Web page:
THE CHILD WELFARE system in South Africa is in crisis, struggling to meet the needs of vulnerable children and their families. The crisis can be attributed to AIDS, poverty, and violence, all of which have weakened social networks; to the fragmented, discriminatory approach of the apartheid legacy; and to a severe lack of resources. In addition to these huge challenges to enhancing the welfare of children in South Africa, the child protection approach embedded in the welfare system represents a further significant obstacle. To examine this argument, I offer a typology of child welfare systems, locating the South African child welfare system within the child protection model and providing its historical and current context, as well as reviewing recent policy and practice perspectives.

Options exist that could be incorporated by an integrated, family-centred, and community-based child welfare system. Authentic models that emerge from local cultural practices form the best basis for alternatives, though foreign ideas may be useful subject to indigenization. External approaches can be critically scrutinized and adapted to local traditions and forms of helping (Osei-Hwedie, 1995). …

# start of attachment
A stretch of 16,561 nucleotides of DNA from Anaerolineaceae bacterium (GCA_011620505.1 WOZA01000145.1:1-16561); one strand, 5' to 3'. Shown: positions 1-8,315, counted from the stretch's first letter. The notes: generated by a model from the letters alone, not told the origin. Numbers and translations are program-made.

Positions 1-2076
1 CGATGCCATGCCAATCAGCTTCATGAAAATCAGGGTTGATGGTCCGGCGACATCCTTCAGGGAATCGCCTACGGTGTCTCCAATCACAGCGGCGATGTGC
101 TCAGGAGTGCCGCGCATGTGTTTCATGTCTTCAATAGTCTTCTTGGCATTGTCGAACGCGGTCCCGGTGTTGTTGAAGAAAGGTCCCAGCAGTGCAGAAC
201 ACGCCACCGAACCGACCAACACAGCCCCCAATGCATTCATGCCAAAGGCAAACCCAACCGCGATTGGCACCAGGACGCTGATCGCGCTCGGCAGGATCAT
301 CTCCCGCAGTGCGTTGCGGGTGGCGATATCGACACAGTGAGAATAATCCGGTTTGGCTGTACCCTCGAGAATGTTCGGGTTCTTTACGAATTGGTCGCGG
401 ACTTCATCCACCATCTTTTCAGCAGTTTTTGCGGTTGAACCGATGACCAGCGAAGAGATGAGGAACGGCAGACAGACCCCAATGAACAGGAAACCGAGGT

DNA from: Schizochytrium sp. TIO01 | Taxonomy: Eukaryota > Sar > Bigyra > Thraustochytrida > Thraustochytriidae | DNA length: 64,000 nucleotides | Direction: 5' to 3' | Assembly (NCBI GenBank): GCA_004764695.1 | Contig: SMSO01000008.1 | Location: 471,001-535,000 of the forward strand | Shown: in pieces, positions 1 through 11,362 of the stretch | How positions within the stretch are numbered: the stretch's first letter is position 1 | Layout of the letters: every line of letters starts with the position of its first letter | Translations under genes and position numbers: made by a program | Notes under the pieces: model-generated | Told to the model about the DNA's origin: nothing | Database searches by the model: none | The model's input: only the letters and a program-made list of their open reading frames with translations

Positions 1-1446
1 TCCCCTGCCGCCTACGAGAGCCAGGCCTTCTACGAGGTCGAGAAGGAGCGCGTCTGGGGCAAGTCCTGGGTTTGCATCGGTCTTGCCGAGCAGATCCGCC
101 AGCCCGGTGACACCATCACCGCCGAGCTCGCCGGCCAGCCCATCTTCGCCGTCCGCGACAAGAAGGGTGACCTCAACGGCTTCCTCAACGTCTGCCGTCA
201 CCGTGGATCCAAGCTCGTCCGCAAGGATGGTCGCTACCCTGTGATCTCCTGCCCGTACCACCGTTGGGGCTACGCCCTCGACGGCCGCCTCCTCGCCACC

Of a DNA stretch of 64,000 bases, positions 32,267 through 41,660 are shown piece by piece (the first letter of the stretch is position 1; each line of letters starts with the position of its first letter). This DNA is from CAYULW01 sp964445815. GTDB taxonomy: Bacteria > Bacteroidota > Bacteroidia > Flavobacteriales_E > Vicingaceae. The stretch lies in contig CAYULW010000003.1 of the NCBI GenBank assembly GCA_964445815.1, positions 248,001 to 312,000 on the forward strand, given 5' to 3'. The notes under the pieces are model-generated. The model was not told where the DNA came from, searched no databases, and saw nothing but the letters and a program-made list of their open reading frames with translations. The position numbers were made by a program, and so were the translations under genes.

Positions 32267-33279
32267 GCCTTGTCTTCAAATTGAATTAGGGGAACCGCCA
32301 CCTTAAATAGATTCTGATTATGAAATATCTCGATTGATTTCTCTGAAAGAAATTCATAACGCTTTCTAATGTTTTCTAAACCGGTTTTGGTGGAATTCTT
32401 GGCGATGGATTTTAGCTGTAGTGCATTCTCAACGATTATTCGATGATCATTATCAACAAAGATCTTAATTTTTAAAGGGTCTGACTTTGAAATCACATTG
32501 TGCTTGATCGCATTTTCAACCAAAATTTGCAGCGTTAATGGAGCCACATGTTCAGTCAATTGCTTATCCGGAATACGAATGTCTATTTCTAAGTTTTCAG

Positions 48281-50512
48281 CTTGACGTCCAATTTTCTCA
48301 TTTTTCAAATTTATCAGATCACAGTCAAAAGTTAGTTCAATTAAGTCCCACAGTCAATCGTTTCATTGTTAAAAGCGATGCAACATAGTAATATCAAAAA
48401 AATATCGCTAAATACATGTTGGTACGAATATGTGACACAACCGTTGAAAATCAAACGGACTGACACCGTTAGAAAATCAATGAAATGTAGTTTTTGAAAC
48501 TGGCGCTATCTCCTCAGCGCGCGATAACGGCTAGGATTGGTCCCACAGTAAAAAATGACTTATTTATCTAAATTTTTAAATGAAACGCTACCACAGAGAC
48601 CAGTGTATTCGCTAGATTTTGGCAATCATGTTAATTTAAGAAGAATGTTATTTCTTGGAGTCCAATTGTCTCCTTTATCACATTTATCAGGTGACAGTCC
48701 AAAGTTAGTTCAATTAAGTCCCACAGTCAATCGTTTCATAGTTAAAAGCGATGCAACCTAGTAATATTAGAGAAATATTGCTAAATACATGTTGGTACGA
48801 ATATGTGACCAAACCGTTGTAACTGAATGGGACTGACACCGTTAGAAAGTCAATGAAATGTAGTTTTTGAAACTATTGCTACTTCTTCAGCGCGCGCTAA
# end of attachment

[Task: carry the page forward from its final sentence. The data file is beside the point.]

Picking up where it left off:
The rest of this article is only available to active members of Questia

Already a member? Log in now.

Notes for this article

Add a new note
If you are trying to select text to create highlights or citations, remember that you must now click or tap on the first word, and then click or tap on the last word.
One moment ...
Default project is now your active project.
Project items

Items saved from this article

This article has been saved
Highlights (0)
Some of your highlights are legacy items.

Highlights saved before July 30, 2012 will not be displayed on their respective source pages.

You can easily re-create the highlights by opening the book page or article, selecting the text, and clicking “Highlight.”

Citations (0)
Some of your citations are legacy items.

Any citation created before July 30, 2012 will labeled as a “Cited page.” New citations will be saved as cited passages, pages or articles.

We also added the ability to view new citations from your projects or the book or article where you created them.

Notes (0)
Bookmarks (0)

You have no saved items from this article

Project items include:
  • Saved book/article
  • Highlights
  • Quotes/citations
  • Notes
  • Bookmarks
Notes
Cite this article

Cited article

Style
Citations are available only to our active members.
Buy instant access to cite pages or passages in MLA, APA and Chicago citation styles.